Tuesday, 7 January 2020

Approved OTC medically important antimicrobial drugs under veterinary oversight

FDA has released draft guidance for industry (GFI) #263 to explain the recommended process for voluntarily bringing remaining approved animal drugs containing antimicrobials of human medical importance (i.e., medically important) under the oversight of licensed veterinarians by changing the approved marketing status from over-the-counter (OTC) to prescription (Rx). 

This is part of the FDA’s Five-Year Plan for supporting antimicrobial stewardship in  veterinary settings and builds upon the momentum generated by the implementation  of GF#213. Under GFI #213, animal drug sponsors worked in collaboration. with FDA over a 3-year period to voluntarily change OTC medically important antimicrobials used in the feed or drinking water of food-producing animals to VFD/Rx marketing status and eliminated the use of these products for production purposes (e.g., growth promotion).

These changes took effect in January 2017. A limited number of other dosage forms of medically important antimicrobials, such as injectables, are currently marketed as OTC products for both food-producing and companion animals. When Draft GFI #263 has been finalized and fully implemented, all dosage forms of all approved medically important antimicrobials for all animal species can only be administered under the supervision of a licensed veterinarian and only when necessary for the treatment, control or prevention of specific diseases.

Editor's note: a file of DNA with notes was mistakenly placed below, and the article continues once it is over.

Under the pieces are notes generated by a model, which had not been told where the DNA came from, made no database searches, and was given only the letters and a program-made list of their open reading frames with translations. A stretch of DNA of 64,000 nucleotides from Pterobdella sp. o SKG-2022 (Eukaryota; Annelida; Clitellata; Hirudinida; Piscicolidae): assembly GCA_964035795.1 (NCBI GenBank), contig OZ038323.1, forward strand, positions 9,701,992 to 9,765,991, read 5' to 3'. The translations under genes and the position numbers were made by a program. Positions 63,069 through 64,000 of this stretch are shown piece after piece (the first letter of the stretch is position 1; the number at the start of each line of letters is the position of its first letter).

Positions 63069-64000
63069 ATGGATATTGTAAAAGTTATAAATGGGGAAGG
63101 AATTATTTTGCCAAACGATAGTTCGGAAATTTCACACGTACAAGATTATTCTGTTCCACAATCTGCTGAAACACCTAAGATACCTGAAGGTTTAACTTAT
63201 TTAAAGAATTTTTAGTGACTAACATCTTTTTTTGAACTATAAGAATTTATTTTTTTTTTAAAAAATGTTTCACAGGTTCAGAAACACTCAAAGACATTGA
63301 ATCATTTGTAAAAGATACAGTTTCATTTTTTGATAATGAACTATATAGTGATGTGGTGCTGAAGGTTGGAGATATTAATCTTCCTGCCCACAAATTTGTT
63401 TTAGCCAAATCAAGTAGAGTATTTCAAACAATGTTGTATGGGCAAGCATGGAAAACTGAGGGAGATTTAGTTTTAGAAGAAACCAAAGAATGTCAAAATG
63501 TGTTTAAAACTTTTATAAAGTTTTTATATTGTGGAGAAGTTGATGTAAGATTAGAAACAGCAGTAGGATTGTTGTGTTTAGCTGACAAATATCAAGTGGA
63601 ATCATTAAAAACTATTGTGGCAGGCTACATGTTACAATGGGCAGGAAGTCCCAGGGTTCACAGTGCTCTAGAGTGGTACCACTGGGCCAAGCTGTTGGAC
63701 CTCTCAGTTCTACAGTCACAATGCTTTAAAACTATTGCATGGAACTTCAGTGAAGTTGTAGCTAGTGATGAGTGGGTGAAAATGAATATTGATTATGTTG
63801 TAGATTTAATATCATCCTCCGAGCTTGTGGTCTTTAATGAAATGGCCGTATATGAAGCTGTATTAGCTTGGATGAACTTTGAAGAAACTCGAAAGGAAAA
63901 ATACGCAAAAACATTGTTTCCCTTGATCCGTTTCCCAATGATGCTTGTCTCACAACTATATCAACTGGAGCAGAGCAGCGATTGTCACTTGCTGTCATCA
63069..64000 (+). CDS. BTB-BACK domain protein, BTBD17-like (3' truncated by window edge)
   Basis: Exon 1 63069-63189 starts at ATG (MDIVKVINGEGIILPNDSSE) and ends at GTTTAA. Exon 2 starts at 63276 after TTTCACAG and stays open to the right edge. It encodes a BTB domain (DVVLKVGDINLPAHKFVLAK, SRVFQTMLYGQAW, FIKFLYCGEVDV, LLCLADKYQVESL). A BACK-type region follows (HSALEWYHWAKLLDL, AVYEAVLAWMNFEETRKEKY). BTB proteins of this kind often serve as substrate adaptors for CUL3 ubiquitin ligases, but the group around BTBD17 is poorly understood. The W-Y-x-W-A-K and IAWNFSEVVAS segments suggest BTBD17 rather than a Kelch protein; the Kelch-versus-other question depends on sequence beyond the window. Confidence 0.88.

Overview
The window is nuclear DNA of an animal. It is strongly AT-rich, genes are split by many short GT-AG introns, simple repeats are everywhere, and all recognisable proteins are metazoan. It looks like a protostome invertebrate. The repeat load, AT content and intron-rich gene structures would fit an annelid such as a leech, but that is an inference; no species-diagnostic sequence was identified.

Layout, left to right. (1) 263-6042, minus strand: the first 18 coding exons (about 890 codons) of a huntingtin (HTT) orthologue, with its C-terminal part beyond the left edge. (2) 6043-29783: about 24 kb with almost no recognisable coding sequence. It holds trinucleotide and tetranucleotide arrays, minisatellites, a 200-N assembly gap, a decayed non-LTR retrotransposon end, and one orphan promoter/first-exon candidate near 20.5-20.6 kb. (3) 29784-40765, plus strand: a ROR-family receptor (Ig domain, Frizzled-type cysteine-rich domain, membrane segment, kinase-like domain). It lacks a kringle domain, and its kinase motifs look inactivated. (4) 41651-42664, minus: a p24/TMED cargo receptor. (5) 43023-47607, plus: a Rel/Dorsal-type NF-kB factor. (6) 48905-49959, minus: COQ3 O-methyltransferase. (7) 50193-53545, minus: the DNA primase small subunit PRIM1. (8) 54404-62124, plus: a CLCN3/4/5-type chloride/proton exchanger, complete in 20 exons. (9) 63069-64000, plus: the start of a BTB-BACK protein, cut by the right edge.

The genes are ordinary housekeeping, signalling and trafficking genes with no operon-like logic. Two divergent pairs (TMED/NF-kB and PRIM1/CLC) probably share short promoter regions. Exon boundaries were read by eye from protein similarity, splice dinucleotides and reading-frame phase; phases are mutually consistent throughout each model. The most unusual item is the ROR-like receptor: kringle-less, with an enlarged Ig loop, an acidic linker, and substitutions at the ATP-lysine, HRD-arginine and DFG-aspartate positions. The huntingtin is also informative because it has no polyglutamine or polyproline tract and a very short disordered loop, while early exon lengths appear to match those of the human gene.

See: https://www.fda.gov/regulatory-information/search-fda-guidance-documents/cvm-gfi-263-recommendations-sponsors-medically-important-antimicrobial-drugs-approved-use-animals

Posted by Dr. Tim Sandle, Pharmaceutical Microbiology Resources (http://www.pharmamicroresources.com/)

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